With that said is there anything we could do to get the card approved as the credit pull is already on her credit report? I have read about people sending letters and having success but I have no idea where I would send a letter and how I should approach the wording of the letter. Sorry for the long message but I just wanted to share our experience and check if you had any advice.
What stands out the most to me in this email is that the Barclays rep said that they have the option to consider household income, but that they are not required to do so.  The new rules don’t go into effect until November 4th, so she could be referencing that detail.  Or, perhaps it is a hint of something that will be a greater issue long-term.  The new rule “permits issuers to consider income and assets to which such consumers have a reasonable expectation of access.”  I am no lawyer, but the word permits seems very different then if it said “requires issuers to consider…”
So it is possible that even after November 4th that parents who don’t work outside of the home may still have trouble qualifying for cards if the issuers don’t consider household income even though this is allowed.  I very much hope that is not the case, but I am slightly concerned given the “permits” wording, and the recent emails I have received similar to the one above.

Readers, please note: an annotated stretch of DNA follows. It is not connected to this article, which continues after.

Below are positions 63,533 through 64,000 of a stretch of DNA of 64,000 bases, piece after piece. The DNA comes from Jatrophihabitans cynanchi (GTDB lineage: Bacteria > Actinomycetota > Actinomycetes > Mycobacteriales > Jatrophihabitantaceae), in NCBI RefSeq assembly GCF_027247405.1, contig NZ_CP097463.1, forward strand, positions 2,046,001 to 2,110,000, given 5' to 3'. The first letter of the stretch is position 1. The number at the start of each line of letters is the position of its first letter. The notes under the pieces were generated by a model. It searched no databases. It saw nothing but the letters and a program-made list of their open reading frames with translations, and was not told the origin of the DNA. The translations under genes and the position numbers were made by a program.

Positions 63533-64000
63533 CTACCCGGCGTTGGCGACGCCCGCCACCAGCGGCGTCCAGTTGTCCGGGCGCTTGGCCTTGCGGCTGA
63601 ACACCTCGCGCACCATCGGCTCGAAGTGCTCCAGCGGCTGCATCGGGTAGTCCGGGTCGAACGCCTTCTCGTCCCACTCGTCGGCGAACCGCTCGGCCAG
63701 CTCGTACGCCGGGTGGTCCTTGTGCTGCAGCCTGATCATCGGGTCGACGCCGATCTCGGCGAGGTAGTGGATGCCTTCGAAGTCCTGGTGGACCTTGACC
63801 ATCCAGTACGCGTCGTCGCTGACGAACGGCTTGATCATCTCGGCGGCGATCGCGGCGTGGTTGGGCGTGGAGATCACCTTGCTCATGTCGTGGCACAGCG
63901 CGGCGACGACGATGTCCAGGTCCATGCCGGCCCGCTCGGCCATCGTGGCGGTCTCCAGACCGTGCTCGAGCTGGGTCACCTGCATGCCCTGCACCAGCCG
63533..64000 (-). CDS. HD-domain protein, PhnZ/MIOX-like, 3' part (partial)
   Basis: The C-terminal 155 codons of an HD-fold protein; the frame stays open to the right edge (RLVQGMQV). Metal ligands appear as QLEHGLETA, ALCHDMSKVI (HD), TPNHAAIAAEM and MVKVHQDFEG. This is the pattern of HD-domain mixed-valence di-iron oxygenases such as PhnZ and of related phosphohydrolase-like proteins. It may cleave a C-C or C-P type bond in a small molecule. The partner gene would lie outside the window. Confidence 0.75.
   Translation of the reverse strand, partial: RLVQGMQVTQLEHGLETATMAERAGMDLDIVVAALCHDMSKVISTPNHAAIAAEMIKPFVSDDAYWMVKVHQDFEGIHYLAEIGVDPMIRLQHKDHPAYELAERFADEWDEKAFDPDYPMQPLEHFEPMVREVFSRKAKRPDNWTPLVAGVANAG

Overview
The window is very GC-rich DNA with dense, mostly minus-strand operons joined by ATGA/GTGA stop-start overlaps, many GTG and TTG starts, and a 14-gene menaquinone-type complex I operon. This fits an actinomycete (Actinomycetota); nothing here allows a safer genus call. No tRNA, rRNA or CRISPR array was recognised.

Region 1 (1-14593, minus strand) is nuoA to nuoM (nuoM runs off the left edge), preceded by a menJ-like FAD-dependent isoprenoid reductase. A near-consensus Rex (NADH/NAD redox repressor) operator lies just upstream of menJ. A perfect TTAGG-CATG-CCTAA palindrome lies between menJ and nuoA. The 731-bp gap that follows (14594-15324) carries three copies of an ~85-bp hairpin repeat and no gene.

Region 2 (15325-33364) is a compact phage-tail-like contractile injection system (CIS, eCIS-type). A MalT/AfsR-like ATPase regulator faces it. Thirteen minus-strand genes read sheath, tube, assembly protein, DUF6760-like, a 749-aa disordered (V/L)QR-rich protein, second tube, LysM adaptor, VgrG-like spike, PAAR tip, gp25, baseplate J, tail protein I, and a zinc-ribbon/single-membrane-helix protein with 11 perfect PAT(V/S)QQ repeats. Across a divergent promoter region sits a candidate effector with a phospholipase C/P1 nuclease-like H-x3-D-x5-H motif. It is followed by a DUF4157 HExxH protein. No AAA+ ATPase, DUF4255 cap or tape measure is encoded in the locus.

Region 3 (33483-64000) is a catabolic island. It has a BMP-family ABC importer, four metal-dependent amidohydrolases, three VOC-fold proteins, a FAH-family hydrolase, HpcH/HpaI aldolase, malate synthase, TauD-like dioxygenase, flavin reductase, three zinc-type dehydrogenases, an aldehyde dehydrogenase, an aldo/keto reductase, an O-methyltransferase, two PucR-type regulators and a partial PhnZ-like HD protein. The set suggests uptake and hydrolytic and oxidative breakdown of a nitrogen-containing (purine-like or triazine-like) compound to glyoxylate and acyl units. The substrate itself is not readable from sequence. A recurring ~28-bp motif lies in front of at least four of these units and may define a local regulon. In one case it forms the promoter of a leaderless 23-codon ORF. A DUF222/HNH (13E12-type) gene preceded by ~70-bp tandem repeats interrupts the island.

So what can you do?  I live in a community property state, so with or without this revision, I would personally have no issue putting our shared income on the applications.  I’m not sure my job description is really met by any of the typical drop down boxes, so I would go with “other”.  In addition, praying for instant approvals or at least approvals that come without a phone call is a big one.  If you aren’t the praying type then perhaps a little “rewards card dance” prior to hitting submit may suffice.  Homemaker with a $100,000 income may shock the computer system a bit – though the amount of work is absolutely worth that level of income! 
I very much hope that the situation improves quickly for parents who stay home to take care of their kids.  In the meantime, I know many of you have faced this issue, so please share your tips and what worked/didn’t work so that other stay at home parents don’t get denied for cards when they don’t really need to be.

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Comments

  1. I have a question about this that I haven’t seen mentioned too often. My wife is underemployed right now. On her CC applications can we use my income as well?

    • Dan, falls in the same category as non-working spouses. What I would feel comfortable doing (at least until the revisions go into place) depends on whether or not I lived in a community property state.

  2. Another commenter said it here before when you first wrote about it, but split the rent/mortgage number in half. You do share the house with another person, right? That means you should also “share” the payment.

  3. How do you find out if you/I live in a community property state?

    I live in Florida if you happen to know about that state in particular.

  4. I braved the Dans Deals forum yesterday, and it really looks like Barclays is on to churners. That may be a part of it. My wife got rejected for similar reasons, officially based on her income not being able to support the mortgage by herself, but the recon call noted all the other inquiries and the fact we don’t her other card, the US Airways, at all.